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2013 Winter Issue 1 (January 18, 2013)

Assault on Carleton Student Reveals Darker Side of Northfield

January 22, 2013
By Anna Jarman

It is a common assumption amongst Carleton students that Northfield is a sleepy and idyllic small town, safe and free of crime.  

It was a surprise to most students, then, to receive an email from the Dean of Students Office and Campus Security alerting them to the robbery and assault of a student off-campus.

As the email to students reported, “a male Carleton student was walking home alone to his campus residence from an off-campus house when he was surprised by three young adult males who jumped from their vehicle, physically attacked him, and stole his wallet,” early in the morning of Sunday, Jan. 6. According to the report filed by the Northfield police, “at about 1:12 a.m., Northfield Police Officers were dispatched to the intersection of 4th Street and Union Street … on a report that a male had been assaulted and robbed.  It was reported that the male had been kicked in the head, robbed and was bleeding from his nose.”

The student, whose face was badly beaten, told police that he had been robbed by three people.  The police determined the suspects had fled to a nearby apartment building and the police were able to apprehend the three suspects there.  

The suspects include two 17-year-old males and Nicholas Tenhoff, age 26 of Northfield. 

All three were intoxicated.  Tenhoff has been charged with first-degree aggravated robbery, which carries a maximum sentence of 25 years in prison, a $35,000 fine, or both.  He was also charged with assault in the third degree, carrying a maximum sentence of five years, a $10,000 fine, or both. 

The student was transported to Hennepin County Medical Center due to the extent of his injuries.  He was released from the hospital on Sunday afternoon and was reported to be planning to return to classes this week. 

While Carleton was not involved in responding initially to the incident as it occurred off-campus, Associate Dean of Students Julie Thornton said the college has been working with the student and his parents since. 

“The student’s parents contacted security directly after the incident,” Thornton said.  “I was contacted by security and communicated non-stop with the parents for the next day.  I made contact with the hospital to find out what the student needed.  From the college standpoint we also wanted to make sure we communicated with his friends who were affected by it.  His family arrived later Sunday and took over.”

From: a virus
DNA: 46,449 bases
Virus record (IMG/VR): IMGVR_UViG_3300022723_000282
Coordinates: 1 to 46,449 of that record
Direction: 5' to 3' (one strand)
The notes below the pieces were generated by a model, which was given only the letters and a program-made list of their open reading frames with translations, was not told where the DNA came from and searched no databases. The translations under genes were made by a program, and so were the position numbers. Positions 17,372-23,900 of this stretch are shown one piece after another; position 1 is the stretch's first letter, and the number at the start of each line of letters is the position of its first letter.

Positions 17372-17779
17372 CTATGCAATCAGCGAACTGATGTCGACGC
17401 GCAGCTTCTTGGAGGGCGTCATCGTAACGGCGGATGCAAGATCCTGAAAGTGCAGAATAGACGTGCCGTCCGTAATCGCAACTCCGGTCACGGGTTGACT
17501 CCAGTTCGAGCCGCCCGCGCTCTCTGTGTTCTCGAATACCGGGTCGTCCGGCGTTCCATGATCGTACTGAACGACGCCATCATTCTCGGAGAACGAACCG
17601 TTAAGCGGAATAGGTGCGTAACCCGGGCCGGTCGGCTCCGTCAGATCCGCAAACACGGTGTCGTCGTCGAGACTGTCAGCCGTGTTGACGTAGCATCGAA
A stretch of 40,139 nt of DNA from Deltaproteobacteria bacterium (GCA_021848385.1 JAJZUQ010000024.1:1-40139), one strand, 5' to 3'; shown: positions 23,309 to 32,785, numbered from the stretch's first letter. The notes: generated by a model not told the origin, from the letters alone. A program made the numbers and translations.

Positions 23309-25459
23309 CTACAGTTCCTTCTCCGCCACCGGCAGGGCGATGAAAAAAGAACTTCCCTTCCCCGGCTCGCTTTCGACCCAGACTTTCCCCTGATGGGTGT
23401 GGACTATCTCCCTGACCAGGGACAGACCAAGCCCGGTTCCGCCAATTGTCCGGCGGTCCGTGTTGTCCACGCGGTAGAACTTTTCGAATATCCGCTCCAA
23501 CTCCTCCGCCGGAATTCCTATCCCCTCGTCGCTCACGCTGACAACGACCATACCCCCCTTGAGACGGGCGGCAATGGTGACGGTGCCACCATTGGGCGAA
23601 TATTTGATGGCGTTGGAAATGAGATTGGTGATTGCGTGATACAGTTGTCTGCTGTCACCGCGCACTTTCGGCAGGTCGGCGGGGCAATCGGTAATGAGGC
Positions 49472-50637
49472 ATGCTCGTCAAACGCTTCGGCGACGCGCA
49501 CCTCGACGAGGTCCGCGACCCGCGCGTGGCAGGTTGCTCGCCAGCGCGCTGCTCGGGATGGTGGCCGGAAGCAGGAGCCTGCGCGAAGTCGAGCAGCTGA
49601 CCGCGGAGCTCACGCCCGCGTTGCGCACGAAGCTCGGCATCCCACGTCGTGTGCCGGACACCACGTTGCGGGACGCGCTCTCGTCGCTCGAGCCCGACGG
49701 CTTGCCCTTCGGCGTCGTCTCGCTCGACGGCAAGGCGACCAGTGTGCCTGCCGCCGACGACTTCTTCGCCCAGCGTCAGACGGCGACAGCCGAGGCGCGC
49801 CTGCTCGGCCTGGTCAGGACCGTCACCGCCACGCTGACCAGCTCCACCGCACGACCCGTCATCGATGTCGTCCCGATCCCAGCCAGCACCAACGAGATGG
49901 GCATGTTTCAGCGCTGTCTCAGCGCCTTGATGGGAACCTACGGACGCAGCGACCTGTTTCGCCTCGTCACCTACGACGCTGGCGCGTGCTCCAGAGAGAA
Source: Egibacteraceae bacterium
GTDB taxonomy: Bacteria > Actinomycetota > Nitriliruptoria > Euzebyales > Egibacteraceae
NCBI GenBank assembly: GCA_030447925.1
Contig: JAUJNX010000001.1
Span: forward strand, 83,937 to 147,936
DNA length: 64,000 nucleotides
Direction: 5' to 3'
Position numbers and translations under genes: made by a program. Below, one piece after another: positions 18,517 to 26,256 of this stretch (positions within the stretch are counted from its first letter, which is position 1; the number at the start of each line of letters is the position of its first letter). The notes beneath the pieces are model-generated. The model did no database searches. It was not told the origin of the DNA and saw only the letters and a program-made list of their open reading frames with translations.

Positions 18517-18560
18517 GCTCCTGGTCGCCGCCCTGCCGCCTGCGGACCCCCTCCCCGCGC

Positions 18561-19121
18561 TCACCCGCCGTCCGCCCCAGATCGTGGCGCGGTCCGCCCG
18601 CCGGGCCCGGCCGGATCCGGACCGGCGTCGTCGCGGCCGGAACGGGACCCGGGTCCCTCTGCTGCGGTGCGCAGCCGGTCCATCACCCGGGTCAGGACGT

Thornton next went about informing Carleton of the incident.  “We knew it was important to alert the community.  Had the campus been in danger we would have handled things differently,” she said.  “We knew that no one was in harm’s way anymore so we waited and drafted the email on Monday morning.”

While Thornton says an incident like this has not occurred before in her memory, there was a rise in reports of verbal harassment of students by community members last year.  Security has also had to respond to reports of theft. 

Despite this, Thornton does not think students should worry about Northfield being unsafe.  “I don’t think we can just ignore [the incident] but this is pretty isolated,” she said. 

However, she added, “We take for granted that we live in a small community and small campus and we assume nothing like this will happen.  It takes something like this to remind us to be cautious.” 

Thornton urges students not to be alone late at night.  She also reminds students that general precautions like locking doors and windows are important.

Thornton hopes that this incident can spark a conversation amongst the college and the community about safety.  After the incident occurred, “A city council member called to see how the police had responded.  We were very pleased to say the police were outstanding in the way they responded and how they’ve helped the student and the family,” she said. 

The city council member asked what could be done about these sorts of crimes.  Thornton said, “We should discuss ways to stay safe and work together.  Nothing broke down in the situation but there are ways to better inform our community about how to reduce risk, avoid harm and hold community members to a higher level.”
“The good news is that the student is improving and is still at Carleton.  It really could have been a terrible situation.  But he is lucky and we are lucky that he is okay in the grand scheme of things,” she concluded.

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